Alberta Health and Alberta Doctors Partner to Improve Patient Care

19 octobre 2016 | Gerald D. Chipeur

( Disponible en anglais seulement )

On October 17, 2016, the Government of Alberta (“Alberta”) and the Alberta Medical Association (“AMA”) announced that AMA members had ratified amendments to the existing Master Agreement between the parties. The Master Agreement was not set to expire until 2018, but the current downturn in Alberta revenues made it unsustainable without modification.

There are four important aspects of the amendments.

First, and foremost, the rate of increase in funding for the AMA budget will be reduced. This reduction will be achieved through use of a funding calculation that encourages physicians to be cost-conscious. If the actual amount of spending on doctors’ fees through the AMA budget is less than the budget calculated in accordance with the amendments, then doctors will receive additional benefits, including potential positive fee adjustments. If the amount of spending exceeds the budget, then additional benefits will not be payable, and there may be other negative consequences for doctors’ income.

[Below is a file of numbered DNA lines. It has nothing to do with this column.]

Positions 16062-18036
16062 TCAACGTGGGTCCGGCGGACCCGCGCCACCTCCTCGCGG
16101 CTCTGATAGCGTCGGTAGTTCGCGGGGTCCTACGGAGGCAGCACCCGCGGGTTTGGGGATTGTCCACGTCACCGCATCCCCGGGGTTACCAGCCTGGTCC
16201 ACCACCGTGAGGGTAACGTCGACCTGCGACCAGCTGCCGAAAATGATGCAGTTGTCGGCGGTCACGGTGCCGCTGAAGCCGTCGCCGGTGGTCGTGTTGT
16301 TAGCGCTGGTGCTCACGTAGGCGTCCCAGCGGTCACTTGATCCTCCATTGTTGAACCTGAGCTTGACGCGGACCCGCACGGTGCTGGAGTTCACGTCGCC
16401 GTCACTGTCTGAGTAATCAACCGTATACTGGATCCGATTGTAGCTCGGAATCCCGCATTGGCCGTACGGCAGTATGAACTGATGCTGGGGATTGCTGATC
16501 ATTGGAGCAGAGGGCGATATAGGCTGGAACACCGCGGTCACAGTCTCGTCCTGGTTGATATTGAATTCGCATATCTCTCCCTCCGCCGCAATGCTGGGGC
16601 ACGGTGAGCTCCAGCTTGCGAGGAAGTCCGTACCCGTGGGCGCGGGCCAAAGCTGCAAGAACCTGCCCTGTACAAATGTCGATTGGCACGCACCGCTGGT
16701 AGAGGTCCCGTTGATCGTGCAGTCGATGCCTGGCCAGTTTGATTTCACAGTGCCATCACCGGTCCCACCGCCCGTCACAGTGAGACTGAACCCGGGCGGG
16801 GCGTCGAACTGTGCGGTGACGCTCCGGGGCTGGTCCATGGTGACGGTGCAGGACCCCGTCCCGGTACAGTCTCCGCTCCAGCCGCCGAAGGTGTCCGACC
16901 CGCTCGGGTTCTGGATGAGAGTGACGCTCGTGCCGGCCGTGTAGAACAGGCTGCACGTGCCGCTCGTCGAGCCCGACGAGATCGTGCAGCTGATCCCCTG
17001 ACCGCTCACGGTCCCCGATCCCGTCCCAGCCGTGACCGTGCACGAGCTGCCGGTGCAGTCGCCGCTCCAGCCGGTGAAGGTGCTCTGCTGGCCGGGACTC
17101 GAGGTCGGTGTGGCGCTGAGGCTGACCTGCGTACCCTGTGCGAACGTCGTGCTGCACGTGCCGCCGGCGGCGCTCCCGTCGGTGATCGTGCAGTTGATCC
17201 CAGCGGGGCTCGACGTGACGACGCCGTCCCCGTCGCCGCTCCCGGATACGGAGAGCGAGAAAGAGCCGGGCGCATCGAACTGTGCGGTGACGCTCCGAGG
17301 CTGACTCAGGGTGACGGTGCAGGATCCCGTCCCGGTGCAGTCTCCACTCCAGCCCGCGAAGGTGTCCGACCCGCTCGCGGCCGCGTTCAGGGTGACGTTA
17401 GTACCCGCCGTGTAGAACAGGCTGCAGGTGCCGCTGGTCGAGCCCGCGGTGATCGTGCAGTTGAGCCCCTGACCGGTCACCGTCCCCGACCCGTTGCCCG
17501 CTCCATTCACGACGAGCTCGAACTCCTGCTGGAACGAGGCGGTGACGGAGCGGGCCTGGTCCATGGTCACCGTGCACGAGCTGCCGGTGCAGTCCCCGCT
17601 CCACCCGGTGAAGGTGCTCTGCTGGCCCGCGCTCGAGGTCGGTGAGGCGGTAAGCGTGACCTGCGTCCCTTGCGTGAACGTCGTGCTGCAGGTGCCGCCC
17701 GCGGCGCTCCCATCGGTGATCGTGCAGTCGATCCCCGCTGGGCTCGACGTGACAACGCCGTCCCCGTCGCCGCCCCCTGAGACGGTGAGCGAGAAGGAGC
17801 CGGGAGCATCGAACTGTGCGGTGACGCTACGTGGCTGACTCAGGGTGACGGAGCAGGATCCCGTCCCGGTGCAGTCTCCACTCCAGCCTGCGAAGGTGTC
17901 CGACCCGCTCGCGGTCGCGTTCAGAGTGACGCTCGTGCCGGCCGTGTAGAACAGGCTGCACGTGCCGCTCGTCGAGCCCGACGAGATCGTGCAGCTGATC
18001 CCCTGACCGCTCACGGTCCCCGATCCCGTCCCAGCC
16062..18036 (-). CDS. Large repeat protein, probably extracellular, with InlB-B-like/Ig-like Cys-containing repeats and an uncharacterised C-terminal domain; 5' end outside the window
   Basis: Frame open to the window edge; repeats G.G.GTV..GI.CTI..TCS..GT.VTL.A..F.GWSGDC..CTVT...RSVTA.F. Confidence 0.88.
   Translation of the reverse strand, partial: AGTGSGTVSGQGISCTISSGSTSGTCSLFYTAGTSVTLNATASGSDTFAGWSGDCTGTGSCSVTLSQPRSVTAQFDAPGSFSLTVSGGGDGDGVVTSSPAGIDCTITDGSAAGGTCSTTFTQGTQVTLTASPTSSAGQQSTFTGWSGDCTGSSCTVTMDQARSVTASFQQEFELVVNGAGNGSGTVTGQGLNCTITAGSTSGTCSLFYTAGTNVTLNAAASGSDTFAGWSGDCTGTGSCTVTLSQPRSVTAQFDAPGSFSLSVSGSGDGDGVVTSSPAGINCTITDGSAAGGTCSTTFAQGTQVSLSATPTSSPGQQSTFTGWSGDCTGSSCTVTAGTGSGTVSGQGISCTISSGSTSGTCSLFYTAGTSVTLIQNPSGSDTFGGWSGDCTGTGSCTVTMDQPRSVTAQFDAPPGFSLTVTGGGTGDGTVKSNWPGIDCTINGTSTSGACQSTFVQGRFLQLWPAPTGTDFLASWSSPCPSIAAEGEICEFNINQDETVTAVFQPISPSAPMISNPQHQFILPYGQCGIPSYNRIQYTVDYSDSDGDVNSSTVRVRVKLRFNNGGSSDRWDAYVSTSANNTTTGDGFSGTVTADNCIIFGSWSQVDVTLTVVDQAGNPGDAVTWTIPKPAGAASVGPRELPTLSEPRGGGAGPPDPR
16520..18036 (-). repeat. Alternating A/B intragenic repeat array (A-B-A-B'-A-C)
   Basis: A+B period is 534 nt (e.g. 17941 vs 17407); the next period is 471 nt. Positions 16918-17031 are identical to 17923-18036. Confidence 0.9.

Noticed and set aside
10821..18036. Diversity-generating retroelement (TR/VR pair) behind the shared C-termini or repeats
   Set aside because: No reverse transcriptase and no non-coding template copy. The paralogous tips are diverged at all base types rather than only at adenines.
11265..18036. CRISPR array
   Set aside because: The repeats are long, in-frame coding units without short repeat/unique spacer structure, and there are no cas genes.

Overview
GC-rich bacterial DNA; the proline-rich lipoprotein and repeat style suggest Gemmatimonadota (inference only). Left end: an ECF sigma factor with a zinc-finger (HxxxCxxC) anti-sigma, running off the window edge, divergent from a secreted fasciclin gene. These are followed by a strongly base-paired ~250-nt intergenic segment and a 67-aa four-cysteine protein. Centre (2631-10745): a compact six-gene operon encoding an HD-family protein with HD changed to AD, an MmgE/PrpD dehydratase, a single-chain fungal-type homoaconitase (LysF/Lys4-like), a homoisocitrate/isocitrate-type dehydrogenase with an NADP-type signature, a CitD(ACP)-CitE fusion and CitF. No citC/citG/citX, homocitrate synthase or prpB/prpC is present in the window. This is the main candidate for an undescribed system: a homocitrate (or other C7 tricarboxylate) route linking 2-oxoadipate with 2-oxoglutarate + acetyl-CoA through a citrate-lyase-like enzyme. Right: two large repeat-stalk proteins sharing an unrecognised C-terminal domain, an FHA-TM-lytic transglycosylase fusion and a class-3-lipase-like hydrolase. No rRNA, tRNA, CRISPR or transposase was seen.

Second, Alberta and the AMA have agreed to address the need for a new provincial framework for Primary Care Networks (“PCNs”). Recently, Alberta clawed back approximately $65 million from PCNs. This money was considered surplus over and above the needs of PCNs. The amendments will facilitate the introduction of new information technology and greater data-sharing amongst different parts of the health system in Alberta, including PCNs.

Third, new physician peer review and accountability mechanisms have been accepted by the AMA and Alberta. These mechanisms are separate and apart from the function of the College of Physicians and Surgeons of Alberta as the professional regulator.

Fourth, some physicians will see significant changes in income. Academic-based physicians and some primary care physicians will move to a system of compensation based upon the time they are serving the public rather than on the number of services provided. On the other hand, some physicians who have become very efficient at the delivery of health services will have their income reduced due to the perception that it has grown too high. Radiologists and ophthalmologists are amongst the specialists in the crosshairs for negative fee adjustments.

The Master Agreement has not been extended by the amendments. Therefore, the AMA and Alberta will immediately begin negotiations with respect to a new Master Agreement to commence in 2018.

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